NSW Self exclusion reforms

Self-Exclusion NSW Resources

Guides and resources to ensure these reforms succeed

2021 - and we're in Phase 2 of getting the Gambling Harm Minimisation Bill passed unanimously in NSW Parliament in March.

We need maximum pressure on the ALP to ensure they vote in support of the modest and simple reforms, rather than cave in to pub and club pressure. Email the NSW ALP leadership now!

If your local MP is neither ALP or government, then we need to ensure they commit to reforms - contact us for information on how to approach your state MP.

Resources for you to consult:


Follow our blogs to keep up to date

And here are our related media releases


What's happened so far

It's a radical action, to exclude yourself or a loved one from a venue with poker machines, but sometimes, that's the best thing in order to break the cycle.

Parliament recommend a family exclusion pathway, and the need for that was highlighted through the death by suicide of Gary Van Duinen, related to his gambling at Dee Why RSL club, despite the club refusing family requests to exclude Gary. Meanwhile, evidence has mounted that venues simply do not honour self-exclusion agreements, and routinely let people continue to gamble. This is no longer acceptable in the community.

The Department released a consultation draft for long-overdue, simple reform in September 2020 - and the pubs and clubs set their hair on fire. We know, because they always do this, that they will use every scare tactic in the book to protect their revenue streams. An average poker machine in a pub in NSW makes the owner an average of $117,000 a year - and many pubs have 30 machines. That's a powerful incentive for the industry to keep reform away.

Over 50 organisations and individuals have commented on the consultation draft, and Liquor and Gaming is now revising the legislation, consulting with the Privacy Commissioner, and other experts in order to have a Bill ready for March 16 2021.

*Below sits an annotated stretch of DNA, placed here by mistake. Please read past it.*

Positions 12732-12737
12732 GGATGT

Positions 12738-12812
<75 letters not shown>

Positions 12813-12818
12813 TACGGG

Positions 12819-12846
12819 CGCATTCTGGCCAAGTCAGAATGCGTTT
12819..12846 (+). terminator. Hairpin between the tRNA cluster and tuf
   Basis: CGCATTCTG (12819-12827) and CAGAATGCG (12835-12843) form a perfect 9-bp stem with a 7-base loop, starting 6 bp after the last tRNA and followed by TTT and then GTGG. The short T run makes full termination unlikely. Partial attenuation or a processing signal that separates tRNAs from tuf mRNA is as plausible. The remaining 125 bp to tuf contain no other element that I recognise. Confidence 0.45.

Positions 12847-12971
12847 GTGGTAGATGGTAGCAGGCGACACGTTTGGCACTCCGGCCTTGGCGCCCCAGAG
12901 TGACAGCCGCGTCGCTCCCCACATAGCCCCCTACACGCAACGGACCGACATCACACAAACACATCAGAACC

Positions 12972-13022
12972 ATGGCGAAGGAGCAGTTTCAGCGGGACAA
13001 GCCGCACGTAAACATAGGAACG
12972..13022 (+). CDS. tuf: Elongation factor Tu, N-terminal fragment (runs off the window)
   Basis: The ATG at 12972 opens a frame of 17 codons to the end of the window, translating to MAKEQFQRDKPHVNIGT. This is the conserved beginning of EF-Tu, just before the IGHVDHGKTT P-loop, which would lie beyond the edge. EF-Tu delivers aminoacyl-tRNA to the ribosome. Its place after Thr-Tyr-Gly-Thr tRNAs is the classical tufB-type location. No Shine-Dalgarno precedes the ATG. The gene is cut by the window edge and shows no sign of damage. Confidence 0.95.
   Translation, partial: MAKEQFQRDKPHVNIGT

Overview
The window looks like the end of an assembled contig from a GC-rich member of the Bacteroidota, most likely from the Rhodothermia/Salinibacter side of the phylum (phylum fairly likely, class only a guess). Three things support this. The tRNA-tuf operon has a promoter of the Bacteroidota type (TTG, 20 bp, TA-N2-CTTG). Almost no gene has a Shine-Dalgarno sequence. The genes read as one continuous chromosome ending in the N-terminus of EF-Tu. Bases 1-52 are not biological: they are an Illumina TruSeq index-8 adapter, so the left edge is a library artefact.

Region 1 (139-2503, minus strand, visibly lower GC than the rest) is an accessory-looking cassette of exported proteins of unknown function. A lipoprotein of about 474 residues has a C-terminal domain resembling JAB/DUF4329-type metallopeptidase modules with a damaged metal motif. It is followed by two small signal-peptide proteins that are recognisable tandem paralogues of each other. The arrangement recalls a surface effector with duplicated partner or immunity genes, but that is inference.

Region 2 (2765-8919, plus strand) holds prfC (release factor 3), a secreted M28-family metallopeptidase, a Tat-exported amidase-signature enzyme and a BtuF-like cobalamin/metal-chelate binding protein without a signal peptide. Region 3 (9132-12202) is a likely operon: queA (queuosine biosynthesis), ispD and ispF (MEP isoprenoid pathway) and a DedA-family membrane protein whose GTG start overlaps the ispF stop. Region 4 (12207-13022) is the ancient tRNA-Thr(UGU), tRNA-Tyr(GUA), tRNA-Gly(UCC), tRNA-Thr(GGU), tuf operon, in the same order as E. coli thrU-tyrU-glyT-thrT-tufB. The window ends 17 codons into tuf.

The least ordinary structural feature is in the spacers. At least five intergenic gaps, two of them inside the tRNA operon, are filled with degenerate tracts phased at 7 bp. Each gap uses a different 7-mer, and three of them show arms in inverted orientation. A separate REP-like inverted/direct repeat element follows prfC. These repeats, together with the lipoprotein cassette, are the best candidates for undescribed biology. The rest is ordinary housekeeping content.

The Minister has also suggested that one part of the solution could be to have cashless gambling cards. We agree, and have also noted that these cards would help stop money-laundering through pub and club poker machines.


What reforms are currently on the table?

  • Ensure venues enforce self-exclusion at the door by discreetly checking id against the register. If they don't, they get fined.
  • Provide a way for families to apply to have a relative excluded, in a crisis
  • Bundle all the individual venue registers into one state-wide register to be more efficient, allow people to self-exclude at any time, and get rid of the ClubsNSW fake limit on how many venues a person can exclude from
  • Ensure there's a staff member with advanced Responsible Conduct of Gambling training on every shift, so they can help people in need, and staff know who to report to
  • Bring in a gambling incident register, similar to the alcohol incident register that has been operating for years
  • Protect staff who are whistleblowers

In summary - make the venues put prevention and reduction of harm ahead of profits from misery


Details of this reform history:

Phase I of the reforms 2020  - consultation draft has been released, the Minister is backing the reforms, the pubs and clubs are starting to fight back. 

  • The consultation draft of reforms was listed on this Customer Services page (on behalf of Liquor and Gaming) with the contact details on how to make a submission.

  • The Minister's discussion of an additional cashless gambling card is here.

  • Submissions were due December 11, and the Alliance worked with organisations across sectors in NSW, and some national peak bodies, to ensure that Liquor and Gaming heard from multiple perspectives about how important reform is, and how parts of the draft legislation needed improvement.

  • The Alliance's submission is here. We welcomed the overall draft, especially making it obligatory on venues to exclude, or promptly remove from the premises, anyone who has self-excluded or is on an exclusion register. We called for improvements in the family-led pathway, more realistic design of the proposed venue gambling incident register and suggested wording to ensure that venues must be obliged to undertake all reasonable steps to help keep people safe when they have applied to self-exclude. We are supportive of other parts of the legislation that strengthen responsible conduct of gambing, especially ensuring that there is a staff member with advanced responsible conduct of gambling training on every shift.

  • We had provided briefing notes and submission guidelines for other organisations. The Alliance's detailed briefing note including our key general principles is here as a pdf. Our guidelines for a simple submission are here as a pdf. Our template submission is here as a pdf.


Map of Australia highlighting NSW

Showing 1 reaction